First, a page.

Today we're going to be talking about Valorant's anticheat "Vanguard", and why there is so much drama and hysteria around it. This post will include many technical details, my personal viewpoints, and extensive research into topics surrounding this specific article / blog post, so let's get started.

Kernelspace and Userspace

In technology there is two general "spaces", these spaces are to put simply how close something running on your hardware is to the hardware itself, things like the Linux, MacOS, and NT (Windows) kernels run at ring level 0, this is normal as the operating system(s) need to be able to take advantage of and use the hardware in your machine, otherwise well, you wouldn't be able to do anything.

The higher up in the rings you are, the less privilege you have as a application/driver. There are typically 4 different rings, ranging from ring 0 to ring 3. A chart of these rings can be seen below.

Ring Chart

Userspace is represented as ring 3, while kernelspace is usually represented as ring 0-2. In a typical fashion you only really want necessary device drivers, and the kernel itself running in kernelspace, and everything else running in userspace. This is taken to an extreme with upcoming changes to MacOS where kexts (kernel extensions) are being deprecated, and nothing will run in kernelspace except for the kernel itself.

Drivers vs Rootkits

Many people in the tech industry have heard both the terms "driver" and "rootkit". But not everyone knows exactly what they mean, so let's review before going any further.

In computing, a device driver is a computer program that operates or controls a particular type of device that is attached to a computer. A driver provides a software interface to hardware devices, enabling operating systems and other computer programs to access hardware functions without needing to know precise details about the hardware being used.

As per Wikipedia, drivers typically are software that allows operating systems to communicate with and access hardware. Examples of drivers are things like the software you install to get your graphics card(s) and wifi adapters working. Drivers typically only run in rings 1-2, nothing below or under these rings, and the ring they typically use is determined (hopefully) usually by a least privilege needed system.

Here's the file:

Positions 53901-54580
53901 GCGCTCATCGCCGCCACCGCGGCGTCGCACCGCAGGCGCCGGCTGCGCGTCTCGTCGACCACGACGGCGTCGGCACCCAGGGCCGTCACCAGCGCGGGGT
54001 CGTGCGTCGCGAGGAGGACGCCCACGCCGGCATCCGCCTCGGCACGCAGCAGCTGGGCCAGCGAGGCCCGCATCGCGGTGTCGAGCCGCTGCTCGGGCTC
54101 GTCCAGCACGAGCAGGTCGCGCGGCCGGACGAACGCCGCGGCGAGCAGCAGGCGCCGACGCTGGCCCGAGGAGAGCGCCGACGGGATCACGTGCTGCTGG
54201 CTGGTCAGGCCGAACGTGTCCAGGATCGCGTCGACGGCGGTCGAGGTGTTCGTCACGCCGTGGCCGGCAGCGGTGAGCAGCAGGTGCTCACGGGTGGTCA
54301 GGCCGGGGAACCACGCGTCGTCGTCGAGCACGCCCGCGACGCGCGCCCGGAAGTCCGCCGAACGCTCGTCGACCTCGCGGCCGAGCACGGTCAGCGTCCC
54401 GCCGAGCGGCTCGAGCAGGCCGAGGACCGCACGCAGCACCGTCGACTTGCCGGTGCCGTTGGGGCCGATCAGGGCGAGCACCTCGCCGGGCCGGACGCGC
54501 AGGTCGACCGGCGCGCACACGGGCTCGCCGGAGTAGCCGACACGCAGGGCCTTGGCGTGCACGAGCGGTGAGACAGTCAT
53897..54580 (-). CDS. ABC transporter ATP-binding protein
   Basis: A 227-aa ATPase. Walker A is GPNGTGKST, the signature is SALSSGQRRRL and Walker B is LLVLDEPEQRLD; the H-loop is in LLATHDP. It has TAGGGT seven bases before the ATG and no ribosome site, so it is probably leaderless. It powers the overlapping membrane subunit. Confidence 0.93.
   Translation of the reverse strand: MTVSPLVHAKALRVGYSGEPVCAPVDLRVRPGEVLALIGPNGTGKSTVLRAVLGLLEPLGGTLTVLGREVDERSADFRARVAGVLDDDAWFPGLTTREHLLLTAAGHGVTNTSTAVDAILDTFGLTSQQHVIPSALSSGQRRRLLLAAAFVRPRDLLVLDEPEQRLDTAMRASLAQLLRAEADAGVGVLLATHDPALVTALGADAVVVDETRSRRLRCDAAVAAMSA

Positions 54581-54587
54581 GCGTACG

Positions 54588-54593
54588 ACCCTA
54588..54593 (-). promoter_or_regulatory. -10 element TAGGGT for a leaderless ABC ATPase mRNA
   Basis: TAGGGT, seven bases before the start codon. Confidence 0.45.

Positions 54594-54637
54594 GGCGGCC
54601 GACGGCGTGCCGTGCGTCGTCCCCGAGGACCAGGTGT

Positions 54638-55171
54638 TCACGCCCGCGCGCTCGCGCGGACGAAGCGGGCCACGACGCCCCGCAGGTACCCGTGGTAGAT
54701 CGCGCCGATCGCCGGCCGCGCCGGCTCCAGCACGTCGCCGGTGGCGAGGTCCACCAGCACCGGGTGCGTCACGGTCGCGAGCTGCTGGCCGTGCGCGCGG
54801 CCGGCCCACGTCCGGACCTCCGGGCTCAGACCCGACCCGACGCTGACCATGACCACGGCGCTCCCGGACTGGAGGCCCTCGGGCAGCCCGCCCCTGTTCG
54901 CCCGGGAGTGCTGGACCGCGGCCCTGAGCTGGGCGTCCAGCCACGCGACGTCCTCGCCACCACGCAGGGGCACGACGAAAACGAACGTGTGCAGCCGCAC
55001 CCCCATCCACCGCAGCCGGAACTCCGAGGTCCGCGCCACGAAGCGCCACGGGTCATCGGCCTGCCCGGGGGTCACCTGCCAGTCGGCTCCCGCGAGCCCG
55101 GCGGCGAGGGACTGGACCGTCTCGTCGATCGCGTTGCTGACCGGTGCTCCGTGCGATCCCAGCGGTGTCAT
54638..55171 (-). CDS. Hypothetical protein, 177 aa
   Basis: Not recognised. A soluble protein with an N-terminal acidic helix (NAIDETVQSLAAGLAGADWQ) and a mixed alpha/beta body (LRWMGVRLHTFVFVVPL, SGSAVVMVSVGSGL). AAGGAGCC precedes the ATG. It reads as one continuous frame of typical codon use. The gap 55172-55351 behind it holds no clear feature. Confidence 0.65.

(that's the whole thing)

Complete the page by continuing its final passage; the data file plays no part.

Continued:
rootkit is a collection of computer software, typically malicious, designed to enable access to a computer or an area of its software that is not otherwise allowed (for example, to an unauthorized user) and often masks its existence or the existence of other software. The term rootkit is a compound of "root" (the traditional name of the privileged account on Unix-like operating systems) and the word "kit" (which refers to the software components that implement the tool). The term "rootkit" has negative connotations through its association with malware.

Rootkits on the other hand are a collection of software designed to allow/enable access to a computer or area that is not usually allowed to be accessed. They are typically malicious or associated with malware.

Reviewing The Anticheat

Now that we got some technical details out of the way, let's review some important facts about the virus, let's start off by reading Riot's article about the anticheat changes.

In the last few years, cheat developers have started to leverage vulnerabilities or corrupt Windows’ signing verification to run their applications (or portions of them) at the kernel level. The problem here arises from the fact that code executing in kernel-mode can hook the very system calls we would rely on to retrieve our data, modifying the results to appear legitimate in a way we might have difficulty detecting. We’ve even seen specialized hardware utilizing DMA1 to read and process system memory—a vector that, done perfectly, could be undetectable2 from user-mode.